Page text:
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Check AvailabilityI have spent much time learning the art of getting the cheapest deal for my broadband. If you read my other articles, you know that the only monthly telco fee I pay is for broadband (I get free TV via antenna, and get virtually phone service via Ooma). As such, I only need the telco providers to give me a broadband only service, no TV and ,no landline phone. I'm probably the least favorite customer for them because I don't bundle any of their other services, so this has forced me to learn all the tricks to playing them against each other to get the lowest price for this single service.
Where I live in the Northern California Bay Area, there are 3 main choices for broadband:
  1. Comcast: I actually have this at the moment because I was able to find a deal where I would have the 15 Mbps service for $30/month for a year. Normally, their special offers this package for $20/month for 6 months, then it jacks up to around $65, usually without any warning.
  2. AT&T DSL: I call this internet for grandparents. It is the slowest option as it maxes out at 6 Mbs downstream (realistically 4 Mbps because DSL has about a 20% overhead), and 600Kbps actual for upstream. But it's the cheapest and has no install fee because they use your existing phone landline wiring. I consider this is a non-option because I like to stream HD video, plus want to ensure that I have the margin to be doing other stuff while someone is streaming video such as taling on my Ooma VOIP phone or playing my XBox. Also keep in mind AT&T has a 150 GB monthly data cap on DSL users.
  3. AT&T U-Verse: I am fortunate to live in a neighborhood that gets U-Verse service up to 18 Mbps and 1 Mbps upstream. I've had this service before, and it's good and reliable. My buddy who is in the networking industry tells me that AT&T U-Verse is superior to Comcast in that it tends to have lower jitter, which is critical for real time video conferencing. Anyhow, one of the barriers to getting U-Verse is that they will charge you a $150 fee for doing the installation of a new internet only service. Ouch! Well, we'll find a way around that!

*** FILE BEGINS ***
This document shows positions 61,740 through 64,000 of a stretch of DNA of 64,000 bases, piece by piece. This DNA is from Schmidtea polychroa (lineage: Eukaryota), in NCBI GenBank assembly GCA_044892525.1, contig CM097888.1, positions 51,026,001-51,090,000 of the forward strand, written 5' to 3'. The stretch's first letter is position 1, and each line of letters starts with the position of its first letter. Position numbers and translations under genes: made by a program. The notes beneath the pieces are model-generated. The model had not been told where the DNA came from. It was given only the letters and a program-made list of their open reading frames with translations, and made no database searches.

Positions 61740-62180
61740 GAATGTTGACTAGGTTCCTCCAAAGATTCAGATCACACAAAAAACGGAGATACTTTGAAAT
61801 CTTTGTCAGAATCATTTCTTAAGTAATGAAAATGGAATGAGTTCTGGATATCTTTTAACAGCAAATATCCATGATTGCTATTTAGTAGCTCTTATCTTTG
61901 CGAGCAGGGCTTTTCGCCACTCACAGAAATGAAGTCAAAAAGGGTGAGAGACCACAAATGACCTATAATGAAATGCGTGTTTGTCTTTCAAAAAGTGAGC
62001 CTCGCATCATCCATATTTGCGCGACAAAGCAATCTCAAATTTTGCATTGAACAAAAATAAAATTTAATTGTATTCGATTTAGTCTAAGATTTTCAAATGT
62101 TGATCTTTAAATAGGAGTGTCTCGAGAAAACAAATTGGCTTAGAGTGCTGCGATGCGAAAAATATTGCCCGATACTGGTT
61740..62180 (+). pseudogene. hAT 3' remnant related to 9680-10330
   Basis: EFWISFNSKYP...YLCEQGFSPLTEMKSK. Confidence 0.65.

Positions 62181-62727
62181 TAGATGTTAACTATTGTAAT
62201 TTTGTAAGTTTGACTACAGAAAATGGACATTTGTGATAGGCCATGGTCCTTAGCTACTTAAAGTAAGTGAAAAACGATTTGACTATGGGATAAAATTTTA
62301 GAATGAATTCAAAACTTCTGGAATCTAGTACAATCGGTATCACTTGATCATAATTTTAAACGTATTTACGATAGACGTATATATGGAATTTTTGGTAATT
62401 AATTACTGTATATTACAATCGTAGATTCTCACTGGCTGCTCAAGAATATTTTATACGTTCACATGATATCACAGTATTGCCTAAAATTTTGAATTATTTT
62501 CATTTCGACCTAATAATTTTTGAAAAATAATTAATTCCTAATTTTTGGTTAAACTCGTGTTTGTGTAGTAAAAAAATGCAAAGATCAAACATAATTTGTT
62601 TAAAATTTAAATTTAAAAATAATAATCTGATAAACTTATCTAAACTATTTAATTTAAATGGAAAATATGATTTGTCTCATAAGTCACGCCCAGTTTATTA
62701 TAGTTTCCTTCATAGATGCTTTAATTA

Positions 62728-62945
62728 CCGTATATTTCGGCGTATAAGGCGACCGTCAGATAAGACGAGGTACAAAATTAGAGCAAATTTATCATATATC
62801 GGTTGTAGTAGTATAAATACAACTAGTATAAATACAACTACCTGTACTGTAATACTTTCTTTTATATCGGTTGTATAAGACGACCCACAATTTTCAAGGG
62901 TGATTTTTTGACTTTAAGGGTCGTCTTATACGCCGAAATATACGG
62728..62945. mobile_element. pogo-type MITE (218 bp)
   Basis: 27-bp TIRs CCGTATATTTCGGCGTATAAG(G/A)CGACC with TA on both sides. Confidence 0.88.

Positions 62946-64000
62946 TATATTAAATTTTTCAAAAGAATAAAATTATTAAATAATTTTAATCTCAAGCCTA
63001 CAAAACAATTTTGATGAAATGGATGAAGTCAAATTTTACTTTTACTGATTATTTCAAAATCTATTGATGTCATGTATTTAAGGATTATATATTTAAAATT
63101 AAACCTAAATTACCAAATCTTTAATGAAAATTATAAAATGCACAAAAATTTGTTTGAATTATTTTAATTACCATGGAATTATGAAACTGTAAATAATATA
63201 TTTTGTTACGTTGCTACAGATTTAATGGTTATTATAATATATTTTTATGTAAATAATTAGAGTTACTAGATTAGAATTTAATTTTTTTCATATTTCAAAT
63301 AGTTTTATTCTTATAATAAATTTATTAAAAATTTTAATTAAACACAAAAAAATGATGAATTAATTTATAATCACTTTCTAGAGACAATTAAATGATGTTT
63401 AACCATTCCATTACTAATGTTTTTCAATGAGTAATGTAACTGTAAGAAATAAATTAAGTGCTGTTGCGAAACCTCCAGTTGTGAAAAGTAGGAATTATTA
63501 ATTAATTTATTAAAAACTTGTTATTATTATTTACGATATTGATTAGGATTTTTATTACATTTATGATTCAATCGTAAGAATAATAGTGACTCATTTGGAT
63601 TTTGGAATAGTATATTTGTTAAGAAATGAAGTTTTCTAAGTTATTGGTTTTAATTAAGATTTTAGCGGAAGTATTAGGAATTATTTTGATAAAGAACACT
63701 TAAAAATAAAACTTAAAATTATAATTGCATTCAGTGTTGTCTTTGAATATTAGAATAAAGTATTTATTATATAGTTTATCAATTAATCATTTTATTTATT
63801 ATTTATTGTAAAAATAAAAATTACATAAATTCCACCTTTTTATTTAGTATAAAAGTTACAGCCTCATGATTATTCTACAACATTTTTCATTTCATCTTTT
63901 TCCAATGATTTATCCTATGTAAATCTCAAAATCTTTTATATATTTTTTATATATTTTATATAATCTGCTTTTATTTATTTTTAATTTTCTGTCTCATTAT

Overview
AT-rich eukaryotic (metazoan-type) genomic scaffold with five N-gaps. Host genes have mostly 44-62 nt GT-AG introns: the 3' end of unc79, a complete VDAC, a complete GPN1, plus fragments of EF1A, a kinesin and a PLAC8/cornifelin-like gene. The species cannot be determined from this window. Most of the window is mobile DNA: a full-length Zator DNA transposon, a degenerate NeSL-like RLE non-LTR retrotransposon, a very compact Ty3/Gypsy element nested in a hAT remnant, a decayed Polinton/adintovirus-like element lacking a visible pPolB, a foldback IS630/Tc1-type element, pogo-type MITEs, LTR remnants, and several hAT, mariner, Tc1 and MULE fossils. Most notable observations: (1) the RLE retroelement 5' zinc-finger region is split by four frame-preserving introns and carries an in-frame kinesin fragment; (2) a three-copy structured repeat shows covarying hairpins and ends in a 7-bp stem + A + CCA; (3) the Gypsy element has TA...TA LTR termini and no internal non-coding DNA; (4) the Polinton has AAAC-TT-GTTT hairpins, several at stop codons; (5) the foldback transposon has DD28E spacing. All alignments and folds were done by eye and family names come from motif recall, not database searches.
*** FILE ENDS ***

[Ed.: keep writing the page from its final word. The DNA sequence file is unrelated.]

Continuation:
I found out the way to get U-Verse installed for free from an AT&T customer service agent over the phone, believe it or not. It happened when AT&T was first rolling out their U-Verse service in my neighborhood last year, so they were being pretty aggressive in getting their customers to upgrade from DSL to U-Verse, probably because this would open the door for them to be my TV provider (since the wires that carry the U-Verse broadband signal also carry the signal for their TV service, which you can't get over the DSL wires). The trick is to order an internet + TV U-Verse bundle from AT&T, which usually has free installation. Then a few days after they do the install, you call them up and cancel the TV service. That's it! The terms & conditions say nothing about you having to fork over an installation fee if you cancel the TV service (but you should read it yourself in case they change this in the future).
I recommend that you should only take this approach if the pricing for broadband-only U-Verse is well priced. In May 2011, AT&T was offering their 12 Mbps broadband only U-Verse service for $30/month if you agree to a 1 year commitment. So I placed the internet + TV order for my parents' house, and immediately cancelled the TV after install knowing that I could fall back to this $30/month deal. If AT&T no longer offers a cheap broadband only price, then you can always cancel the whole enchilada within 30 days of install and get all your money back. I'm pretty sure they'll offer you something to keep you from doing this, especially since they incurred all the costs of rolling a truck to your house and having a technician run a new U-Verse line into to your house.
As a side note, once you have your U-Verse installed, AT&T should not be charging you any installation fees should you decide to cancel and then re-subscribe in the future, because all your wiring is already there and they should only have to flip a switch on their end. Comcast is like this, where they can literally activate my service over the phone. So if you want to have the most flexibility to be able to go back & forth between Comcast and AT&T for broadband service, it might be worth getting U-Verse installed at some point so that you can avoid that $150 installation fee in the future. Personally, I have my Comcast and U-Verse wiring going to the same networking cabinet in a closet where my router and switch are also located. So going from one telco to another is a a piece of cake, and only requires me to swap out one short cable. Freeeeeeedom!